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Posts Tagged ‘Iggy Pop

“I find it hard to focus looking forward. So I look backward.”*…

In 1995, “the Godfather of Punk,” Iggy Pop published a review in the scholarly journal Classics Ireland

In 1982, horrified by the meanness, tedium and depravity of my existence as I toured the American South playing rock and roll music and going crazy in public, I purchased an abridged copy of The Decline and Fall of the Roman Empire (Dero Saunders, Penguin). The grandeur of the subject appealed to me, as did the cameo illustration of Edward Gibbon, the author, on the front cover. He looked like a heavy dude. Being in a political business, I had long made a habit of reading biographies of wilful characters — Hitler, Churchill, MacArthur, Brando — with large profiles, and I also enjoyed books on war and political intrigue, as I could relate the action to my own situation in the music business, which is not about music at all, but is a kind of religion-rental.

I would read with pleasure around 4 am, with my drugs and whisky in cheap motels, savouring the clash of beliefs, personalities and values, played out on antiquity’s stage by crowds of the vulgar, led by huge archetypal characters. And that was the end of that. Or so I thought.

Eleven years later I stood in a dilapidated but elegant room in a rotting mansion in New Orleans, and listened as a piece of music strange to my ears pulled me back to ancient Rome and called forth those ghosts to merge in hilarious, bilious pretense with the Schwartzkopfs, Schwartzeneggers and Sheratons of modern American money and muscle myth. Out of me poured information I had no idea I ever knew, let alone retained, in an extemporaneous soliloquy I called ‘Caesar’.

When I listened back, it made me laugh my ass off because it was so true. America is Rome. Of course, why shouldn’t it be? All of Western life and institutions today are traceable to the Romans and their world. We are all Roman children for better or worse. The best part of this experience came after the fact — my wife gave me a beautiful edition in three volumes of the magnificent original unabridged Decline and Fall, and since then the pleasure and profit have been all mine as I enjoy the wonderful language, organization and scope of this masterwork.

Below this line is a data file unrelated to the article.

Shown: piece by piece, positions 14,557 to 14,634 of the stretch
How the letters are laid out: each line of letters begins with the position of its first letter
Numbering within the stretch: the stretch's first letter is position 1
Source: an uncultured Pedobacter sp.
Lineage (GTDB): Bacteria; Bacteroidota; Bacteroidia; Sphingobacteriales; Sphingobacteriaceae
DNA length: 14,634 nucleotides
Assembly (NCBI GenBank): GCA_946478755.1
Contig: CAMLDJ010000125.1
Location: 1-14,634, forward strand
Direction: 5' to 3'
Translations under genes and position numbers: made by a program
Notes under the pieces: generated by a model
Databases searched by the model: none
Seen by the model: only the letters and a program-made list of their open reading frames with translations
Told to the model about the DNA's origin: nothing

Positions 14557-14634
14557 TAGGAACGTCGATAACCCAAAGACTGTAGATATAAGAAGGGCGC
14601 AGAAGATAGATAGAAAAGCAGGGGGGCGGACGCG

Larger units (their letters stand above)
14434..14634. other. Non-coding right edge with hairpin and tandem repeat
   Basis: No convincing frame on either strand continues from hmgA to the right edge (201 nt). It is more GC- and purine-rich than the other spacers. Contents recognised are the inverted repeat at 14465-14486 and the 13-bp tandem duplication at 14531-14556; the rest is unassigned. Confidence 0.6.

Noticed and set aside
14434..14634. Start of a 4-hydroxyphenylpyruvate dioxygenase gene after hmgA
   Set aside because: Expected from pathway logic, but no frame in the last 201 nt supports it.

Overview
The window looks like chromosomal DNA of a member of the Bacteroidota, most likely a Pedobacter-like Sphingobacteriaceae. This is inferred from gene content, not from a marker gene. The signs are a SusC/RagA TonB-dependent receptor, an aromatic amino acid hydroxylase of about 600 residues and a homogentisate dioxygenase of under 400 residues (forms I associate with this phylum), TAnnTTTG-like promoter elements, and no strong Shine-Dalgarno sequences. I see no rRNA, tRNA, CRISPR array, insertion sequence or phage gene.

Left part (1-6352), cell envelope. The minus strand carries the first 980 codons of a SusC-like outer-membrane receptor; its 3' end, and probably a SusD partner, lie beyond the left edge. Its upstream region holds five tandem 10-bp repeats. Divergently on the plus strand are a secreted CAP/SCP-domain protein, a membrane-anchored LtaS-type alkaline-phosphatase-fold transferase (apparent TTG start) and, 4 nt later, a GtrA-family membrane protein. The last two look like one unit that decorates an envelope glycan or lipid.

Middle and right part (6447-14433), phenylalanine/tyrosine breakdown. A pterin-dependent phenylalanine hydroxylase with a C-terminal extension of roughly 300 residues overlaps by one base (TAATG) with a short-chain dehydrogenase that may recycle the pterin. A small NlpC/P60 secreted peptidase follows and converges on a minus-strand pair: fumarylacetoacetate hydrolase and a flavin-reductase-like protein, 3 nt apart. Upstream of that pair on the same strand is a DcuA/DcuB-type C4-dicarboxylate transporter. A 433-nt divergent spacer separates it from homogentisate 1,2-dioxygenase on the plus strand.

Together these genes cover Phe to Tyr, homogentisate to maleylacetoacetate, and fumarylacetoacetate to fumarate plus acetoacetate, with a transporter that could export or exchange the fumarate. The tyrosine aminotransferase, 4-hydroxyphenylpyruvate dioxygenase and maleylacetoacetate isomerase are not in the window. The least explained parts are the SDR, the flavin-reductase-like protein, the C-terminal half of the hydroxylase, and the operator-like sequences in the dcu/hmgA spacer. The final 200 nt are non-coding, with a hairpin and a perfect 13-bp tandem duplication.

Here are just some of the ways I benefit:

1 I feel a great comfort and relief knowing that there were others who lived and died and thought and fought so long ago; I feel less tyrannized by the present day.

2 I learn much about the way our society really works, because the system-origins — military, religious, political, colonial, agricultural, financial — are all there to be scrutinized in their infancy. I have gained perspective.

3 The language in which the book is written is rich and complete, as the language of today is not.

4 I find out how little I know.

5 I am inspired by the will and erudition which enabled Gibbon to complete a work of twenty-odd years. The guy stuck with things. I urge anyone who wants life on earth to really come alive for them to enjoy the beautiful ancestral ancient world…

Iggy in roughly that period

Iggy Pop on the relevance of Gibbon’s Decline and Fall in particular, and of history in general: “Caesar Lives.” (Free JSTOR registration may be required.)

* Iggy Pop


As we note, with Faulkner, that “the past is never dead. It’s not even past,” we might recall that on the pop music charts on this date in 1967, The Monkees continued into the New Year at #1 with “I’m A Believer.” “Snoopy Vs. The Red Baron” by the Royal Guardsmen was second, with Aaron Neville making a push for the top with “Tell It Like It Is”.  Former #1 “Winchester Cathedral” by the New Vaudeville Band grabbed the #4 spot, followed by Nancy Sinatra (“Sugar Town”), and Dad Frank (“That’s Life”). The rest of the Top 10:  Boise, Idaho’s Paul Revere & the Raiders with “Good Thing”, the Mamas and the Papas climbed from 19 (to #8) with “Words Of Love”, the Four Tops nearly matched that with “Standing In The Shadows Of Love,” while Donovan took a turn downward with “Mellow Yellow.” On the album chart, The Monkees made it nine weeks on top with their eponymously-titled first release.


Written by (Roughly) Daily

January 7, 2021 at 1:01 am

So it went…